lo techaneim - avraham's gifts to the pilagshim

Last night after Ma'ariv a friend asked me why the matanos (gifts) Avraham gave to the Bnei haPilagshim (25:6) were not a violation of the issur of 'lo techaneim', which prohibits giving a free gift (for which one receives nothing in return) to a non-Jew. I am not familar with anyone who asks this question and have never thought about it - so far, no ideas have come to mind.

Tuesday, November 14, 2006

fundementalist atheism

From an article in Wired Magazine on New Atheism, the radical form of atheism espoused by Richard Dawkins, Sam Harris, and Daniel Dennett:
"The New Atheists will not let us off the hook simply because we are not doctrinaire believers. They condemn not just belief in God but respect for belief in God. Religion is not only wrong; it's evil..."
"My Pilgrimage is about to become more difficult. On the one hand, it is obvious that the political prospects of the New Atheism are slight. People see a contradiction in its tone of certainty. Contemptuous of the faith of others, its proponents never doubt their own belief. They are fundamentalists. I hear this protest dozens of times. It comes up in every conversation. Even those who might side with the New Atheists are repelled by their strident tone…The New Atheists never propose realistic solutions to the damage religion can cause…The New Atheists care mainly about correct belief. This makes them hopeless, politically."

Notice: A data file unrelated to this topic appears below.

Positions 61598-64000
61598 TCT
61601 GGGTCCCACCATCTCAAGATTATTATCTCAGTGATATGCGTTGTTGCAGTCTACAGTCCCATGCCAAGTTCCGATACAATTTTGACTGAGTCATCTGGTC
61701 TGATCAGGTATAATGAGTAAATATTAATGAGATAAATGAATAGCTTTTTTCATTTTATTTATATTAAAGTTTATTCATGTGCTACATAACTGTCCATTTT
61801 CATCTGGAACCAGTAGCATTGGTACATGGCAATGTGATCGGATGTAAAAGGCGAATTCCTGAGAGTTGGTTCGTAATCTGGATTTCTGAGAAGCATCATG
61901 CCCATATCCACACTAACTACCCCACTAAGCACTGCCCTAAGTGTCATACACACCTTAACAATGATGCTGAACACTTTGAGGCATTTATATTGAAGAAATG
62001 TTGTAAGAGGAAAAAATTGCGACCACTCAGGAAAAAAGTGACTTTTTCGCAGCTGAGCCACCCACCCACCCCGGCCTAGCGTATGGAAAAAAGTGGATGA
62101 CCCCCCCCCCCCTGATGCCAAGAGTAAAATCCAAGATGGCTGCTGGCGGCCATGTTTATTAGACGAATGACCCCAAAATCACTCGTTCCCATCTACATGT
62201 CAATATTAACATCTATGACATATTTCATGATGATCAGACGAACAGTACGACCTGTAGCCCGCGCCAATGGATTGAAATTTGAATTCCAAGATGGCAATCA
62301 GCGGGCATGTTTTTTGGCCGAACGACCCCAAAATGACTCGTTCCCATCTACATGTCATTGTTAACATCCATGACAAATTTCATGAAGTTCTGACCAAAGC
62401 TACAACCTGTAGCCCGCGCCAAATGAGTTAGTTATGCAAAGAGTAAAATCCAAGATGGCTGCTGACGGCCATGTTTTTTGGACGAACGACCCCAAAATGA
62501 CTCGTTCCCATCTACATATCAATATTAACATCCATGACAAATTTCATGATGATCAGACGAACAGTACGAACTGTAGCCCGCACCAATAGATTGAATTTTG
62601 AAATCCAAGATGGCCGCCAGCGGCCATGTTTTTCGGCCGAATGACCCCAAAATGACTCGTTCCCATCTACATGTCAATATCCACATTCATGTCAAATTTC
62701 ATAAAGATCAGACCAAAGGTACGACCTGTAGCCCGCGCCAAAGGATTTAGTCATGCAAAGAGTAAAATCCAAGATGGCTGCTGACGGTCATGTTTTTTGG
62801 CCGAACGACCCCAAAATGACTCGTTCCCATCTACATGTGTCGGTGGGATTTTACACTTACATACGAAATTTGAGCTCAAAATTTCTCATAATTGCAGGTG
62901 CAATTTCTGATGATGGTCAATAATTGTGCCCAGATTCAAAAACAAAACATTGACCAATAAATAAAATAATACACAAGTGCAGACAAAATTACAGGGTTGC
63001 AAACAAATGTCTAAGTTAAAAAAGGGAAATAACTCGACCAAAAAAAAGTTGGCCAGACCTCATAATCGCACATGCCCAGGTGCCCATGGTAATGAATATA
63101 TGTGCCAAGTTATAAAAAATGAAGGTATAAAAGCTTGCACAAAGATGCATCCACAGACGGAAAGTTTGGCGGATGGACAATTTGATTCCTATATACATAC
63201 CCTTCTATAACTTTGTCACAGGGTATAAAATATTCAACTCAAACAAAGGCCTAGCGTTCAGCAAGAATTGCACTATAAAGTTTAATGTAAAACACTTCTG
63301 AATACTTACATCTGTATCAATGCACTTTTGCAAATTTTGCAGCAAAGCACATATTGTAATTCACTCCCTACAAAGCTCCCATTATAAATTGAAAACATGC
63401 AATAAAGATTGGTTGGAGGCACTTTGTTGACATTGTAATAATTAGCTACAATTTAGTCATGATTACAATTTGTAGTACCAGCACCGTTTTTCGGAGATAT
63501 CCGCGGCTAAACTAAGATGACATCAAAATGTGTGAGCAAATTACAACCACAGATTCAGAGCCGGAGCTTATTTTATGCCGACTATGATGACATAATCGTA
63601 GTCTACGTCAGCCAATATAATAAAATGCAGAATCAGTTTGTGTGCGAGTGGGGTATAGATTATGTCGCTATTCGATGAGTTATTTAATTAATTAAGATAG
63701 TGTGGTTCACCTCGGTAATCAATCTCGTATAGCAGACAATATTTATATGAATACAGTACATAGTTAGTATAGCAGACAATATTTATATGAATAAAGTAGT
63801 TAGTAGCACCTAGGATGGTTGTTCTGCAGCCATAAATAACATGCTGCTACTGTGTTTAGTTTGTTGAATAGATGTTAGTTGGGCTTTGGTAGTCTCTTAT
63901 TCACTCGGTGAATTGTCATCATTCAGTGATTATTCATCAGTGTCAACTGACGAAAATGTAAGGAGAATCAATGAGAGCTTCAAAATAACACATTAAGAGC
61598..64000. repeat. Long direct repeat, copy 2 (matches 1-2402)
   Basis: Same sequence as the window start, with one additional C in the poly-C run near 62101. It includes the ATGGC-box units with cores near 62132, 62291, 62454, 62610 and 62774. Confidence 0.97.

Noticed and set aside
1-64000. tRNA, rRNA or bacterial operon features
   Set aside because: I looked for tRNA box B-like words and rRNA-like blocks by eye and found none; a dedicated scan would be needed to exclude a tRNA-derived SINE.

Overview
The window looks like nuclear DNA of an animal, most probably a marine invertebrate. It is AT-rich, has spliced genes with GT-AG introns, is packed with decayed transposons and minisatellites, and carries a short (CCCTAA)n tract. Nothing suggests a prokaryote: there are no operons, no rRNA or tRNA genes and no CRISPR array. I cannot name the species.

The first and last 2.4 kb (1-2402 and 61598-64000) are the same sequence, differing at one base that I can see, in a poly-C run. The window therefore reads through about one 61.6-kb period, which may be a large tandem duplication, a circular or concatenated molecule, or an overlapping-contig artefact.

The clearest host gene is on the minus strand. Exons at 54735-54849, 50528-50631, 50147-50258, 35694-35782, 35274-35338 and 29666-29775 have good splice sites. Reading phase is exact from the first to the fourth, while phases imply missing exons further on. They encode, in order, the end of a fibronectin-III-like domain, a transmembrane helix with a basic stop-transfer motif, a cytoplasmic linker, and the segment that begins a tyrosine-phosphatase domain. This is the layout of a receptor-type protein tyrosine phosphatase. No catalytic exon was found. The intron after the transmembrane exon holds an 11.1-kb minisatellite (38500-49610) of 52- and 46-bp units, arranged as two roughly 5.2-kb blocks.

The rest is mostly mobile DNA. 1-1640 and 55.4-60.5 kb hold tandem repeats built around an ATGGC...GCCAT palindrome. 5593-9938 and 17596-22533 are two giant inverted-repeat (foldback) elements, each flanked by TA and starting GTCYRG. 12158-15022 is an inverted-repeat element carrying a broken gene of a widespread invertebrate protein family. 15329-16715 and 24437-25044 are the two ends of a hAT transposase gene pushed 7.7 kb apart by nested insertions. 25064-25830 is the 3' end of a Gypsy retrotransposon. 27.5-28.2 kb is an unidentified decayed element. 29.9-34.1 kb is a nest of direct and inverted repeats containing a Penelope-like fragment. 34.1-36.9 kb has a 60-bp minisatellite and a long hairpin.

(I'm less interested in the critique of atheism than with the critique of fundementalism, which is definitely something those of us in the religious community should bear in mind.)

outreach - pardes or pundak?